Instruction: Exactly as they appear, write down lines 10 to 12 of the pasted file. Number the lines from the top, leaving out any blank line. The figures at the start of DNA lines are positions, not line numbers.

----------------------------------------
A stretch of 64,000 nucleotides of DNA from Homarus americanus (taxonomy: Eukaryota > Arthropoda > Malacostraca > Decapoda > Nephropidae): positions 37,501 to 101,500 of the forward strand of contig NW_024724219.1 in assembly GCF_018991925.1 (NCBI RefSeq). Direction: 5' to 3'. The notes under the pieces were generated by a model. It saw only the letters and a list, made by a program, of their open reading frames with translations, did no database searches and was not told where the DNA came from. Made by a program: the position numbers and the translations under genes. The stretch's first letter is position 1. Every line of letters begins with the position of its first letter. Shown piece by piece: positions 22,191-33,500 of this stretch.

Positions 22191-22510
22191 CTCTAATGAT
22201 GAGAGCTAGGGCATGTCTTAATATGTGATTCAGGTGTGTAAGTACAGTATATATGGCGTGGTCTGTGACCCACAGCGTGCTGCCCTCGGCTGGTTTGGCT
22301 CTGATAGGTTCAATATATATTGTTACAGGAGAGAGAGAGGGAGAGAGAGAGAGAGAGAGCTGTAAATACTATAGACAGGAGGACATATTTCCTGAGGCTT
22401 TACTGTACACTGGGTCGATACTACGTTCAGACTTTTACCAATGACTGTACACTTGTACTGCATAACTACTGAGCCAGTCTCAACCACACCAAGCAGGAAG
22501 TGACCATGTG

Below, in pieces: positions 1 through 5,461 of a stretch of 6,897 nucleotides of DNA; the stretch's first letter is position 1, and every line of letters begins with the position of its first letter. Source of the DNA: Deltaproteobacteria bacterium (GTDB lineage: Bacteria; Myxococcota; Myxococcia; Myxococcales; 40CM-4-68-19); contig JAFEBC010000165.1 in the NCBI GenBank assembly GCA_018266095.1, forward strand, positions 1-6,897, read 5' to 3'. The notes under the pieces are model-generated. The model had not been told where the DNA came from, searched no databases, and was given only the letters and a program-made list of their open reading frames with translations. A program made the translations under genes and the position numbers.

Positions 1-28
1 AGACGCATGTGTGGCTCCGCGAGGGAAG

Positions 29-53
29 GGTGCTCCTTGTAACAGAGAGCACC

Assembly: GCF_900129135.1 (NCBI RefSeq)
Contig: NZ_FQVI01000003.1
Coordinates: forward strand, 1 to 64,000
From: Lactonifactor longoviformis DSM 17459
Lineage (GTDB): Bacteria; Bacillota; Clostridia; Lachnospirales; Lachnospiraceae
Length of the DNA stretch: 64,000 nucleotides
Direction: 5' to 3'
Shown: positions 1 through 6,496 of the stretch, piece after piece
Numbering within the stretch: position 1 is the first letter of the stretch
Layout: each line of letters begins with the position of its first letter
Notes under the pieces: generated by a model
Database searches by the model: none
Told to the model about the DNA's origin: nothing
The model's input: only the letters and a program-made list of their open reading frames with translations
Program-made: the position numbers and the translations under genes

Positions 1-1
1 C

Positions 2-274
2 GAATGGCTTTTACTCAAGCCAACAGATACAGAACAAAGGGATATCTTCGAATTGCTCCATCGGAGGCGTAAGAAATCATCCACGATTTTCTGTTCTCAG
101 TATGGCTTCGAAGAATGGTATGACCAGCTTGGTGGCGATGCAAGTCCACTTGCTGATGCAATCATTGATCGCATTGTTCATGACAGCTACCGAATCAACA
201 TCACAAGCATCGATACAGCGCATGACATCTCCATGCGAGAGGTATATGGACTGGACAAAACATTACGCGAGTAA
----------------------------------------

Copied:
1 AGACGCATGTGTGGCTCCGCGAGGGAAG

Positions 29-53
29 GGTGCTCCTTGTAACAGAGAGCACC